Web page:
James and the Giant Corn Genetics: Studying the Source Code of Nature

April 29, 2012

Pretend Grant Deadlines

Filed under: Uncategorized — James @ 11:42 pm

No chance of getting actual funding, just a silly course I signed up for this semester before I realized how crazy everything was going to be between TAing, trying to teach myself how to make RNA-seq libraries, and at least half a dozen collaborations (all of them urgent). I’ve been writing and analyzing and figure making for the past two days straight and turned in my final grant proposal at 10:50 tonight with a good 70 minutes to spare.

And all I can say is….

what a rush! This is why I love what I do for a living. Two days of improvising and lit-searching and throwing different approaches against the wall to see what would stick. And at in the last 24 hours I finally managed to turn my proposal into a project I would actually enjoy carrying out.

The only problem is that now I kind of want to spend next weekend doing the same thing. Ideally with a shot at actually getting some cash if I successfully sold people on the value of my research. It’s been a couple of months but I’ve finally been re-bitten by the science bug! Speaking of which, I should wrap this up. My alarm is set for 7 AM tomorrow so I can get to lab in time to squeeze in an RNA extraction before class. I’m taking yet another shot at building a proper sequencing library. Wish me luck!

April 23, 2012

In which I apologize to R

Filed under: biology — James @ 2:47 pm

R, you may be a confusing and hard to understand language where every package comes with its own set of quirks and foibles. You may make me feel less like a programmer and more like a not-very-well trained magician fumbling around for the right incantation to make magic happen.

But when you work, you do awesome things.

Sex specific splicing of a gene of unknown function of a gene syntenically conserved in all grass species.

With only four days work I was able to go from a giant pile of reads (from the still not properly appreciated Davidson 2011 The Plant Genome) to figures like the one above.

So what is the figure above showing you? One of a large number of genes which show a different pattern of splicing in male and female reproductive organs in maize.* The region “E8” is usually treated as exonic in female reproductive tissues but is spliced out like an intron in male reproductive tissues. What does it mean (if anything)? I have no idea yet! But it would have been a real pain to try to re-invent the wheel for identifying these deferentially spliced genes in python. In R, once I figured out the right incantation, it’s practically plug and play for any gene you could possibly be interested in. Including the software for the (actually quite useful) visualization shown above.

So thank you R. What you do — once I can figure out how to make you do it — you do incredibly well.

*Maize makes it easy for us by separating female and male flowers into two entirely different organs (the ear and tassel respectively).

Data from:

Davidson R. M., Hansey C. N., Gowda M., Childs K. L., Lin H., Vaillancourt B., Sekhon R. S., Leon N. de, Kaeppler S. M., Jiang N., Buell C. R., 2011  Utility of RNA Sequencing for Analysis of Maize Reproductive Transcriptomes. Plant Genome 4: 191–203. doi:10.3835/plantgenome2011.05.0015.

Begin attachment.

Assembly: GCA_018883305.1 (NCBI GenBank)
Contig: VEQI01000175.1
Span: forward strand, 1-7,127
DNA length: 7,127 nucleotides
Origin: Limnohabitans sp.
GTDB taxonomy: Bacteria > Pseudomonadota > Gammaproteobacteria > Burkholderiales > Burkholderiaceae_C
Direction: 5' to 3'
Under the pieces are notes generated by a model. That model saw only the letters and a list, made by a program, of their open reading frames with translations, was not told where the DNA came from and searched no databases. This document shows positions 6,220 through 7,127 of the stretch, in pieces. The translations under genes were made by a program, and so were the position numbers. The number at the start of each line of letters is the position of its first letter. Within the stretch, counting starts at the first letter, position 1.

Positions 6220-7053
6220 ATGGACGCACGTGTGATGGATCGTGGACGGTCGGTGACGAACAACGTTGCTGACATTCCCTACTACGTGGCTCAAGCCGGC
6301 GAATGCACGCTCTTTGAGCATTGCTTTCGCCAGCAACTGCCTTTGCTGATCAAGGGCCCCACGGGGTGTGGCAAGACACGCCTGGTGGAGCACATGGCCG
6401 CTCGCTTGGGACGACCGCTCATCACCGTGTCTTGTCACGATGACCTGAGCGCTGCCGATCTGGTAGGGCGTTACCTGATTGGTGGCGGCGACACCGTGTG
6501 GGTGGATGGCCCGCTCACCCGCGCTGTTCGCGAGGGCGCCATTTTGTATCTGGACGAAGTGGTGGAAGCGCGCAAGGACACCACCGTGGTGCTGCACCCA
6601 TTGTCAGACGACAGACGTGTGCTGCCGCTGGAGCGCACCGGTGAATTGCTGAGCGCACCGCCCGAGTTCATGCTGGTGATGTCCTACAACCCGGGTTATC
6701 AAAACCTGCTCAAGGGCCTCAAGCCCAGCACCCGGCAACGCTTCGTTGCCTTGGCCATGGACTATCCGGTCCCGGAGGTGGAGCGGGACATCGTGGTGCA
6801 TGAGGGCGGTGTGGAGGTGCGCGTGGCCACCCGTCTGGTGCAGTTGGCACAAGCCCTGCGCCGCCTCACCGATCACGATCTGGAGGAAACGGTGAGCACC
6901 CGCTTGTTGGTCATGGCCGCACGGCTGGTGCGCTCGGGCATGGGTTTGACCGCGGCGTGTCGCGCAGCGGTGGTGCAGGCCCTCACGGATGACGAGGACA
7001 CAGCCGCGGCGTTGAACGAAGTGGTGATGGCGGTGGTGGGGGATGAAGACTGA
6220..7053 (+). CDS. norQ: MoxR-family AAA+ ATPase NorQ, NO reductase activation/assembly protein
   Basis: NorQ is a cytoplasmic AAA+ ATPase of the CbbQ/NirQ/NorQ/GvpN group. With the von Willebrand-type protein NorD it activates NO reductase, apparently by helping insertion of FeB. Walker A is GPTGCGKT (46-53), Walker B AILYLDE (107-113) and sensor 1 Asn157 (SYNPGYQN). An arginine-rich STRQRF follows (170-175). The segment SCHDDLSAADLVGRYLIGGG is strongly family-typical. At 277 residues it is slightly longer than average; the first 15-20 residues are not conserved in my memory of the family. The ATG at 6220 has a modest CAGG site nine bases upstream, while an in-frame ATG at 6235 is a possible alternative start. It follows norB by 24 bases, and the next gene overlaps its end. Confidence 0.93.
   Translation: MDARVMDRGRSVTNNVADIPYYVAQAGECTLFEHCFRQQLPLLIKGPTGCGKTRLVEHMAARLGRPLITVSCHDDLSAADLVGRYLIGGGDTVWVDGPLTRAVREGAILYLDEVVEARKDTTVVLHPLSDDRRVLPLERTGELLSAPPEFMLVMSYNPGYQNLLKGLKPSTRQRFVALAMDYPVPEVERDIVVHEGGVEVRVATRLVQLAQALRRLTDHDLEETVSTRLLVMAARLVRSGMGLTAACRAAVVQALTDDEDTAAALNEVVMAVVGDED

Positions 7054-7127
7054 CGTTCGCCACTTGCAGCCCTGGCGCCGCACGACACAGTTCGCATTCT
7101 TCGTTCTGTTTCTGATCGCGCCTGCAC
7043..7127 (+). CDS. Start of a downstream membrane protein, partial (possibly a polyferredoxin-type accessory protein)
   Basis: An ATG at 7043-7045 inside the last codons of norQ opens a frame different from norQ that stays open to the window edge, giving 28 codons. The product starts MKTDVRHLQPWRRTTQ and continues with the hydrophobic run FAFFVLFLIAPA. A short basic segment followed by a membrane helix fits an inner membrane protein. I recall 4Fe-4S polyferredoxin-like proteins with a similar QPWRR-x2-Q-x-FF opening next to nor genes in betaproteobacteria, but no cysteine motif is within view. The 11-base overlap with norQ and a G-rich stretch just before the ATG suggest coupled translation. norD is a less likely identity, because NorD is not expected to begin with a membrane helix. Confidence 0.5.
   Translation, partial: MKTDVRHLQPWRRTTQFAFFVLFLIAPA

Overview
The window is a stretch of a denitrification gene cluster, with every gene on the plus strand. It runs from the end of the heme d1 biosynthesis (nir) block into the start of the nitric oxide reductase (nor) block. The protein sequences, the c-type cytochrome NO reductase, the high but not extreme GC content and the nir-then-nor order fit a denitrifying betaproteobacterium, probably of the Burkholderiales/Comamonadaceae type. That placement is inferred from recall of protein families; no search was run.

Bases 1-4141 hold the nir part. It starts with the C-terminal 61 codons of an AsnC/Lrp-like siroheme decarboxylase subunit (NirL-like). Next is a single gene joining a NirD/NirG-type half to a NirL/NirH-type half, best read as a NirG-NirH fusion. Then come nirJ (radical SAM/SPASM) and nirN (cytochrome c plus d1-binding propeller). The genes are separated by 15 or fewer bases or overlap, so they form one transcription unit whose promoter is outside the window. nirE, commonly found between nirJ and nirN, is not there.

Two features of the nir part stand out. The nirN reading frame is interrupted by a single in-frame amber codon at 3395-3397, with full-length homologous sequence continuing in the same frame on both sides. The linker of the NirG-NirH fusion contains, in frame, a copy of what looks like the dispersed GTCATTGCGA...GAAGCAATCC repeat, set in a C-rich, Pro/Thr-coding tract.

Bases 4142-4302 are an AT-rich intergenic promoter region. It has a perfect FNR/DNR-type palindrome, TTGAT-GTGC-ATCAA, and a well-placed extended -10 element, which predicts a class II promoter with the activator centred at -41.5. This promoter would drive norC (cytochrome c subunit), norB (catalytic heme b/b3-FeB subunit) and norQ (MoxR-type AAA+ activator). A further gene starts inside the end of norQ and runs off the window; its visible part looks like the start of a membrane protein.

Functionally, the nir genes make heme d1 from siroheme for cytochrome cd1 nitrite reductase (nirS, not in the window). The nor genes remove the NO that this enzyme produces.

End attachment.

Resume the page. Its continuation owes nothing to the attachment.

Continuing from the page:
Analyzed using the R package DEXSeq:

Anders S, Reyes A, Huber W. 2012 Detecting differential usage of exons from RNA-Seq Data. Unpublished. (Link is to a PDF)

April 22, 2012

I/O Limited: Assorted Updates

Filed under: Uncategorized — James @ 1:56 pm

I doubt this will be of interest to that many people but here’s the list of what I’m working on this sunday (each item is a separate project/collaboration):

  • Downloading, decompressing and quality/adapter trimming more than 800 million RNA-seq reads (four full Hiseq 2000 lanes).
  • Attempting to make my very own transcriptome assembly for a species where the genome is available but doesn’t look to be published anytime soon.
  • Figuring out how to look at differential use of exons in maize between male and female floral structures.  (Later on this will involve using some R packages. I’m not looking forward to that part. R always makes me feel like I’m coding with one hand tied behind my back).

The surprising part is that I’m not being held up by a lack of processors to throw at the problem (the usual problem in computation work), nor a limited supply of RAM (probably the biggest problem in bioinformatics specifically). Instead I’m hitting the limit of how fast all these various programs can read data off of hard drives and write results back. Right now I am waiting for a little surplus capacity to free up.

It’s hard to believe that eight months from now this will all be over.  I started my education back in 1990. If they kept numbering years in school after high school I’d be a 20th grader right now. But my adviser has informed me that I need to have graduated by this December, so that’s what I have to make happen. Next week is my last as a graduate student instructor. This summer and part of the fall will be a mad sprint to finish up various projects and collaborations and get them written up for publications, then thesis writing, signing, and submitting are all that stand between me and (hopefully) the last degree I’ll ever need to earn.

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